the issues of fact.’ Weidmeier v. Edelman, 75 S.D. 29, 58 N.W.2d 306. In summary, it appears that plaintiff, Raymond B. Dolan, came to Sioux Falls, South Dakota in 1963 as Agency Manager for the Equitable Life Assurance Society. Upon arrival he purchased a suburban home in Cactus Heights, a development located a few miles northeast of Sioux Falls in a hilly wooded area. This development is located in Sioux Falls Township on the North Half of the Southwest Quarter of Section 12, Minnehaha County and includes a golf course and a club house occupied by the Sioux Falls American Legion Post. The plat of the area contains lots and streets designated as Fairway Place, Fairway Drive, and Cactus Drive. For the purpose of keeping the area desirable and uniform the owners filed a Declaration of Restrictions in the nature of covenants running with the land containing limitations and restrictions on the use of the lots and tracts within the development such as a restriction against using, improving, or occupying lots except for private one-family residence purposes. The Dolan property faces east and abuts on Fairway Place. It consists of Lot 4 and the Northeasterly 36 Feet of Lot 5 in Block 1 of Cactus Heights with easements relating to a well and easements of ingress and egress over and upon Fairway Place, Fairway Drive, Cactus Drive, and the South 66 Feet of the N 1/2 of the S.W. 1/4 of Section 2, Township 101, Range 49. The latter easement describes an access road to Cactus Heights from *149 U.S. Highway 16. From the south end of Cactus Drive it extends west for about 1/2 mile and then south 1/4 mile on a township road. This road runs along side the golf course and conforms to the hilly terrain it traverses. It was referred to as the ‘legal’, ‘scenic’, or ‘roller coaster’ road. Another access **81 route called the McLiman road runs about 1/4 mile straight south to Highway 16. Both roads were constructed, graveled, maintained and are kept open in the winter by the Cactus Heights developer. The McLiman road, however, is not appurtenant to the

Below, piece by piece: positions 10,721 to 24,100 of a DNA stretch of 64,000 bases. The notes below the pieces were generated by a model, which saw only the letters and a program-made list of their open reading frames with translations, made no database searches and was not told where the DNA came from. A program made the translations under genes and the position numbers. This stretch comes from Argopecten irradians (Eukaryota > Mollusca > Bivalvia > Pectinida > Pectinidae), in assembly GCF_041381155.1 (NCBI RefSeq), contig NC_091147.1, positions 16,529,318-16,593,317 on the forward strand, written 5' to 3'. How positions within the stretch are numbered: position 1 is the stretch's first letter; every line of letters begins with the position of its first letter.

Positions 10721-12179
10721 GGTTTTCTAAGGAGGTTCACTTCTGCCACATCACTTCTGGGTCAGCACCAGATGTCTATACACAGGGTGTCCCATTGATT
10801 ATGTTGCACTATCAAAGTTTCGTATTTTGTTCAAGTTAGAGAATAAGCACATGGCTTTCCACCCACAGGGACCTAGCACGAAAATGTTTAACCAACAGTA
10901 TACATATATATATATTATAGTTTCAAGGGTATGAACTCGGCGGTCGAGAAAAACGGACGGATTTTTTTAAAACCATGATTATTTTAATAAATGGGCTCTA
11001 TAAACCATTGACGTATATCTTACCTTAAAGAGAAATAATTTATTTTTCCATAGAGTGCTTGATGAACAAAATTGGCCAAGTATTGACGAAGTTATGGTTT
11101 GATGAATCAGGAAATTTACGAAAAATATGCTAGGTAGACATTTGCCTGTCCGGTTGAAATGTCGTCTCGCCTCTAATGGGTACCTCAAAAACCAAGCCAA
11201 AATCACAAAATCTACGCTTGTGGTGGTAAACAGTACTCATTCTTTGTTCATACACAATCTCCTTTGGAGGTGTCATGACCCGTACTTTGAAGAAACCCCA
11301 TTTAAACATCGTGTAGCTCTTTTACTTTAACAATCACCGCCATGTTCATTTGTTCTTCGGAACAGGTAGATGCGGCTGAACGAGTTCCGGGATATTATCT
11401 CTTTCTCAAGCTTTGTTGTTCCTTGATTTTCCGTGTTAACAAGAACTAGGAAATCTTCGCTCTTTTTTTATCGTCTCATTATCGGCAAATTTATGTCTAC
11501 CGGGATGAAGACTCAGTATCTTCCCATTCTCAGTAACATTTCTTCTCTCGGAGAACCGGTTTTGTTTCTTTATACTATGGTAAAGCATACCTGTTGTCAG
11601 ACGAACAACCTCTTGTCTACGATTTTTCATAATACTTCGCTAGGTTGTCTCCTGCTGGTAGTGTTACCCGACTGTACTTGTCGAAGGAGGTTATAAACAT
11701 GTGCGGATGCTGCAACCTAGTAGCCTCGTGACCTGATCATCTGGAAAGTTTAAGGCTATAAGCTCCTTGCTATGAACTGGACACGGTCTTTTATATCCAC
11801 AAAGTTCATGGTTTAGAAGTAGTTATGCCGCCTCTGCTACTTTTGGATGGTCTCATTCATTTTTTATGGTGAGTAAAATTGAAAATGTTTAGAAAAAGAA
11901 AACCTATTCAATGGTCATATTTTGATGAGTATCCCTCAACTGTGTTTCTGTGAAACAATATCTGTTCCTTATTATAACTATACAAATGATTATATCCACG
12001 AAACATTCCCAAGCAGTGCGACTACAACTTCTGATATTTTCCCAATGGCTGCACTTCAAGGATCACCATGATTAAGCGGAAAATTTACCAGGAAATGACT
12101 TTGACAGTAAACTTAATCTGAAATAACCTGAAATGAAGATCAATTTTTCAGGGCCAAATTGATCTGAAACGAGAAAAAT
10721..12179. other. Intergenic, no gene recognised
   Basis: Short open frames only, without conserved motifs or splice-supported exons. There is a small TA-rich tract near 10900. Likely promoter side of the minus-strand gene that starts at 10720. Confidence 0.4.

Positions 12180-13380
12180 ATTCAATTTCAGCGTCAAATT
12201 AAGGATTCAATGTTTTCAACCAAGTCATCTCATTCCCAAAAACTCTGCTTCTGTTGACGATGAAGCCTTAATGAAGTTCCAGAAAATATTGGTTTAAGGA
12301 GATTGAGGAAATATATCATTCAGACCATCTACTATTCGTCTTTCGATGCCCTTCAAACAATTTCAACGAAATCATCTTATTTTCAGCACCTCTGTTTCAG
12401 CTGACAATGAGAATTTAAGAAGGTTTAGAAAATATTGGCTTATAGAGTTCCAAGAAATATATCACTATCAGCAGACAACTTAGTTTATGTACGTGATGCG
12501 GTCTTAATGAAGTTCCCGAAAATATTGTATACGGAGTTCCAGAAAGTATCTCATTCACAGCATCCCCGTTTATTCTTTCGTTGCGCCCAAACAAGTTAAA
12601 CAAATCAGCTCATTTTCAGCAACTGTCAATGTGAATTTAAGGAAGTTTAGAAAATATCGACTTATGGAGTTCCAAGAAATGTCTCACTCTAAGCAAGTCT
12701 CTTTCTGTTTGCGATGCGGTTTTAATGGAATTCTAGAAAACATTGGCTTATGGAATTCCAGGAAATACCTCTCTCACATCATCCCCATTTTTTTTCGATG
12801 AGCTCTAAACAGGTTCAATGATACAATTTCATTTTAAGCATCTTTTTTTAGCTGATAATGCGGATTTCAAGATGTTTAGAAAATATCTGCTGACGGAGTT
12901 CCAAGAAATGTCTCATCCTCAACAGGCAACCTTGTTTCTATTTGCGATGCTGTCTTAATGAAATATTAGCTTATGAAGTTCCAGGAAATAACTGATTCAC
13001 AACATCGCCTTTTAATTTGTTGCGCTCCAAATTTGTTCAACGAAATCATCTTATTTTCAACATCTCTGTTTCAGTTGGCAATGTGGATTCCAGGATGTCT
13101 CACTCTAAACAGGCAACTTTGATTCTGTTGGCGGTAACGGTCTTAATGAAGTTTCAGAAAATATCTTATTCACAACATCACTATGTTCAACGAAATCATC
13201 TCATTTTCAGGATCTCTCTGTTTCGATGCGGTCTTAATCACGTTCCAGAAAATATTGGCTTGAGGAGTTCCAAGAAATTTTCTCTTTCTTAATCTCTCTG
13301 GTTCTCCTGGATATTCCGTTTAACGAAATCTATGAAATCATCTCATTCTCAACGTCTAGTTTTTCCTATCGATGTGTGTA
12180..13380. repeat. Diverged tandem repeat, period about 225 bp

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Cactus Heights property and is located on land belonging to Mr. R. L. McLiman. It leads directly to the American Legion Club House and carries the bulk of that traffic. There are utility poles and wires located on one side of the road. It has been used as a road since 1958 by permission and under a rental agreement cancelable at the end of any year after 1963. Mr. McLiman claims the right to stop the use of this road by the public and residents of Cactus Heights at any time, but has no present intention of doing so. Although the McLiman road provides a shorter route to Highway 16 the other access road comes out on Highway 16 one half mile closer to Sioux Falls so the distance from Cactus Heights to the City of Sioux Falls is approximately the same over either route. In October 1965 Dolan was notified of his transfer to the home office of his company so he listed his home for sale with the Sioux Falls Multiple Listing Service. This is an association of realtors whereby one listing constitutes a listing with all. The cross complainant defendant. Pfeifer, Drake & Dodge Company, is a member and W. J. Comstock is one of their agents. Comstock was a long time friend of defendants, Douglas Hudson and his wife, who owned and resided in a home at 2222 South Main in Sioux Falls. Mr. Hudson was General Agent for the Paul Revere Life Insurance Company in South Dakota. When the Dolan residence came on the market Comstock contacted the Hudsons and arranged for an inspection. He took them out on Tuesday, October 19, 1965. Both Mr. and Mrs. Dolan were at home and took the Hudsons on a tour of the house. This was the first time Comstock met the Dolans. The next day the Hudsons again inspected the house by themselves. The day following *150 they made another trip out with Mr. Comstock. In addition the Hudsons drove out to Cactus Heights several times that week by themselves. The Dolans listed their home for sale for $52,500. On Saturday, October 23, 1965 there were some preliminary negotiations handled by Comstock whereby the Hudsons offered to trade in their home